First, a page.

Review by Frank Plowright
While there were a few question marks hanging over portions of the previous Complete Collection or Ultimate Spider-Man hardcover (depending on which format you’re following), this is back to solid entertainment. Rather than being the usual format of two stories combined, it’s one longer piece followed by several shorter stories about Spider-Man interacting with other superheroes.
The Human Torch turning up at Peter Parker’s school is a lot of fun, not least because he’s a superhero who doesn’t really bother concealing their identity when interacting with the high school students, which has a charm. A Doctor Strange in training mixed in with illusions of a nightmare world doesn’t rate as highly, although it gives Mark Bagley the opportunity to experiment a little with the art, changing his style for a few pages at a time and conceiving a nice effect for the main villain. We’re teased with the Ultimates on a cover reproduction, but their presence is just a cameo, meaning the Wolverine story is the best of this selection. Bendis starts with the improbable idea of Spider-Man and Wolverine each waking up in the other’s body, and by the end he’s supplied a valid reason for that. Each has to become used to what the other can do, and with Peter on a final warning, Wolverine has to attend school, which goes as well as you might imagine. It’s a comedy treat, yet still featuring viable action.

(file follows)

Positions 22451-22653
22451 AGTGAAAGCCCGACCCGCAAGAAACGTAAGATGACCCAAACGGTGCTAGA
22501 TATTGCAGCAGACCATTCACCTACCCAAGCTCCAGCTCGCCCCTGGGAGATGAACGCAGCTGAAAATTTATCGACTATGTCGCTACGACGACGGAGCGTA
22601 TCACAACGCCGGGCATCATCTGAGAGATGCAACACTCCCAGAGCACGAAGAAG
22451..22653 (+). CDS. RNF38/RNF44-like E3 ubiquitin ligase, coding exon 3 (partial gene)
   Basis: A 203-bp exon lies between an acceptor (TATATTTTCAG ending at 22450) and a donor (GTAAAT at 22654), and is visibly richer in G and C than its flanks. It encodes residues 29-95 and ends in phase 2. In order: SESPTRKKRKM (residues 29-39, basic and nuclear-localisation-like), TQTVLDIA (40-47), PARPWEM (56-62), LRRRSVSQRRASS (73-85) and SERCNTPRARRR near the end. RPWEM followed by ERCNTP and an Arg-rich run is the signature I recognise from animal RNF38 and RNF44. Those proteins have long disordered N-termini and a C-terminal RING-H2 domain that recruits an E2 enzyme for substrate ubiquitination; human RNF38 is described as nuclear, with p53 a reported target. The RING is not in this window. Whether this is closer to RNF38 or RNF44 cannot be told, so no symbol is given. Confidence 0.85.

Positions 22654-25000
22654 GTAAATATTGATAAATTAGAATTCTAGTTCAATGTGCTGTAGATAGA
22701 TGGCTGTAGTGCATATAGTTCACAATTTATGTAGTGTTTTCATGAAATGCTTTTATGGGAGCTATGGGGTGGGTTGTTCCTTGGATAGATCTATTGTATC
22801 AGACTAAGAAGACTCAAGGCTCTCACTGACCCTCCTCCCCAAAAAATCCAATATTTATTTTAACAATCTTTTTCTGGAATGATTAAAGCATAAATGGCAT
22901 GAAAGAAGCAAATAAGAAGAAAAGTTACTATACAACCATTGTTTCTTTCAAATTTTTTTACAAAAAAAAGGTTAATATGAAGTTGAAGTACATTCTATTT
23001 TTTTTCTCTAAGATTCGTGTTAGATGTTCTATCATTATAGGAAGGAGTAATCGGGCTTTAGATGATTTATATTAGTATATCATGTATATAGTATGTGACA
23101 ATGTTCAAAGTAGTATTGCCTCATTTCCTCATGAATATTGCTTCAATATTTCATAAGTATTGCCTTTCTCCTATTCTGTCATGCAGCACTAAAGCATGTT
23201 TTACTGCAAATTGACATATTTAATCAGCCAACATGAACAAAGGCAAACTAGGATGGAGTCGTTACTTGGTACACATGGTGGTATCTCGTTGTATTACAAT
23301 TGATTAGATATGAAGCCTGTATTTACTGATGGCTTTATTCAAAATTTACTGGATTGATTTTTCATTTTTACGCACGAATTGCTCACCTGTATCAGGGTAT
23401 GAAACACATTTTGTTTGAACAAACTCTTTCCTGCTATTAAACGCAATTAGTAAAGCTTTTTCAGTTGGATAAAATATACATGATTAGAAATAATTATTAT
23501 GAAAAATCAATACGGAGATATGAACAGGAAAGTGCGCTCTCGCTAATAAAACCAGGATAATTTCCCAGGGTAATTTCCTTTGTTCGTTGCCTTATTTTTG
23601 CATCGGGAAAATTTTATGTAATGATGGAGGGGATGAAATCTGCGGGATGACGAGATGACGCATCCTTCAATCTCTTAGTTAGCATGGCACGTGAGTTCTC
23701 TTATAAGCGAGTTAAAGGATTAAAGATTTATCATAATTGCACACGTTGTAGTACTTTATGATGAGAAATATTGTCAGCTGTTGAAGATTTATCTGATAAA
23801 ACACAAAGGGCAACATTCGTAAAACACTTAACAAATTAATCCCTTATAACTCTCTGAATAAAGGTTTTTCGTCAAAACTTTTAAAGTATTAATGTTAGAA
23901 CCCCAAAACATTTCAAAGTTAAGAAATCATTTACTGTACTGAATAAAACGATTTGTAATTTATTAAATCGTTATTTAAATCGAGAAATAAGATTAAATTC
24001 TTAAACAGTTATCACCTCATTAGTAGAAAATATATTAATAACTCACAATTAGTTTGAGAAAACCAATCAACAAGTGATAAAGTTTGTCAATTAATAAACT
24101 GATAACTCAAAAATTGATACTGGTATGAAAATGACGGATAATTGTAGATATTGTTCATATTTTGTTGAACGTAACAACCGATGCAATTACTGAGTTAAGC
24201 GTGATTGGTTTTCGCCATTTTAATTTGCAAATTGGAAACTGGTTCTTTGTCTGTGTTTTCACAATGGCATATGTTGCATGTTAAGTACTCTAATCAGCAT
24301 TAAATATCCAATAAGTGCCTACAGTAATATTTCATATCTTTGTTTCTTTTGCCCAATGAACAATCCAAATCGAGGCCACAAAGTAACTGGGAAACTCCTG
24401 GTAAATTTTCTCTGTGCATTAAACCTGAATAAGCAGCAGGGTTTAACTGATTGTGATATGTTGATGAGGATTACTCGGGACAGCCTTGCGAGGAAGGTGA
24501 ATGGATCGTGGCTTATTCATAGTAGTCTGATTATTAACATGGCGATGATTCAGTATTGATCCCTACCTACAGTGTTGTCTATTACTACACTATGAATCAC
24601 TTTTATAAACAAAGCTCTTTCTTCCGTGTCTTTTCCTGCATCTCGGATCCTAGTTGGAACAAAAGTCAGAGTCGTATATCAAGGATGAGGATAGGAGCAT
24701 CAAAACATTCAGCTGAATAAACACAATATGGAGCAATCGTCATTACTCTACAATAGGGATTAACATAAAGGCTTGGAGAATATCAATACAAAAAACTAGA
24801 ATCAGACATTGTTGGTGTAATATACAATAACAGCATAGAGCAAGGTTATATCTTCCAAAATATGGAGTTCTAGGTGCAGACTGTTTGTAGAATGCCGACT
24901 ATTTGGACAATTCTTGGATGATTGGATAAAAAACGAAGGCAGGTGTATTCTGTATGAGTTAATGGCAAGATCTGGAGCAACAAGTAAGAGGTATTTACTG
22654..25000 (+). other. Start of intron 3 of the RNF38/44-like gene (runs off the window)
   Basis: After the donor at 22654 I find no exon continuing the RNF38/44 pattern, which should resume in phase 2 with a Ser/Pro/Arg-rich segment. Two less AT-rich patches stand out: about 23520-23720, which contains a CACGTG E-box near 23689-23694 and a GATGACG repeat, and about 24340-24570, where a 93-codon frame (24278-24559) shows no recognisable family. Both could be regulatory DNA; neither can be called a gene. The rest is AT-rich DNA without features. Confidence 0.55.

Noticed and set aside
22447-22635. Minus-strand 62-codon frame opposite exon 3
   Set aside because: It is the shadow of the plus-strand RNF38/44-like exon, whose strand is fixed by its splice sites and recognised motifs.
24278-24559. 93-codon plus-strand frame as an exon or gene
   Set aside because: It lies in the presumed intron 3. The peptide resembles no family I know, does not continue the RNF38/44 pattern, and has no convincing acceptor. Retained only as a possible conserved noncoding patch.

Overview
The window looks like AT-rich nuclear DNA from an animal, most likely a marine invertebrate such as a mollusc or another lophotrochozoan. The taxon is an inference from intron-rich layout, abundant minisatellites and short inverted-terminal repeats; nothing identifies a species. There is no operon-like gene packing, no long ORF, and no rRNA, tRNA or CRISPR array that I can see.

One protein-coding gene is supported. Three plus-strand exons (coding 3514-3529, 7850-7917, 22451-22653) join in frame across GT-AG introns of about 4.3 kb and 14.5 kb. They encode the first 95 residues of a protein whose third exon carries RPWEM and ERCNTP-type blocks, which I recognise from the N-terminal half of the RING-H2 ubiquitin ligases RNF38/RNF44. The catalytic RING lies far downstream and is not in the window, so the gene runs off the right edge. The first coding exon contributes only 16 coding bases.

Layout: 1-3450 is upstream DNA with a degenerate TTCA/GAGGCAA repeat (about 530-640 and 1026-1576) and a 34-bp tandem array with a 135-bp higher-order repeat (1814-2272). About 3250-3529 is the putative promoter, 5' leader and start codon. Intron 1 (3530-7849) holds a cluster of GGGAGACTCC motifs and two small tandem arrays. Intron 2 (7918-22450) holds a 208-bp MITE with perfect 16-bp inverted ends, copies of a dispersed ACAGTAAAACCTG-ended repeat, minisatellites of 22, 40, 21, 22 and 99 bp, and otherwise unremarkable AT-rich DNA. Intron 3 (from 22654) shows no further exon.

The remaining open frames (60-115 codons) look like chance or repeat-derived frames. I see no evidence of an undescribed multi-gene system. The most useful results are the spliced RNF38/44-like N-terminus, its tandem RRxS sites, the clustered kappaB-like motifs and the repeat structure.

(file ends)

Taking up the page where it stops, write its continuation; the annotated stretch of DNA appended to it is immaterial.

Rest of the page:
Before any of that we’re introduced to the Carnage of the Ultimate universe, the result of which makes the following light relief very welcome. It’s a slow build-up to tragedy, this Carnage developed from combining a sample of Peter’s blood with other genetic material, the ethical consequences never contemplated by a research scientist excited by the possibilities. As well as the plot being first rate, it also removes one of Bendis’ writing comforts, as Carnage is silent, so unusually for anything written by Bendis, there are multiple scenes with minimal or no dialogue as we watch Carnage going about his business. Bagley comes up with a suitably creepy modified design, with J. D. Smith’s colouring important in cementing the impact, and if any underlining of his storytelling abilities is required, there’s never any doubt about what’s happening on the pages without captions. Bagley’s art also looks far better from here on out because the inking is given to different people. Here it’s Scott Hanna, who’s far more sympathetic to what Bagley’s doing and avoids unnecessary extra lines.
The midway point is Bendis’ homage to The Breakfast Club, with Peter and several of his classmates given detention and inevitably discussing what’s happened in their lives. It’s a neat idea, but doesn’t come off as intended because the character mix doesn’t quite work. As insights into the individuals, though, it works just fine.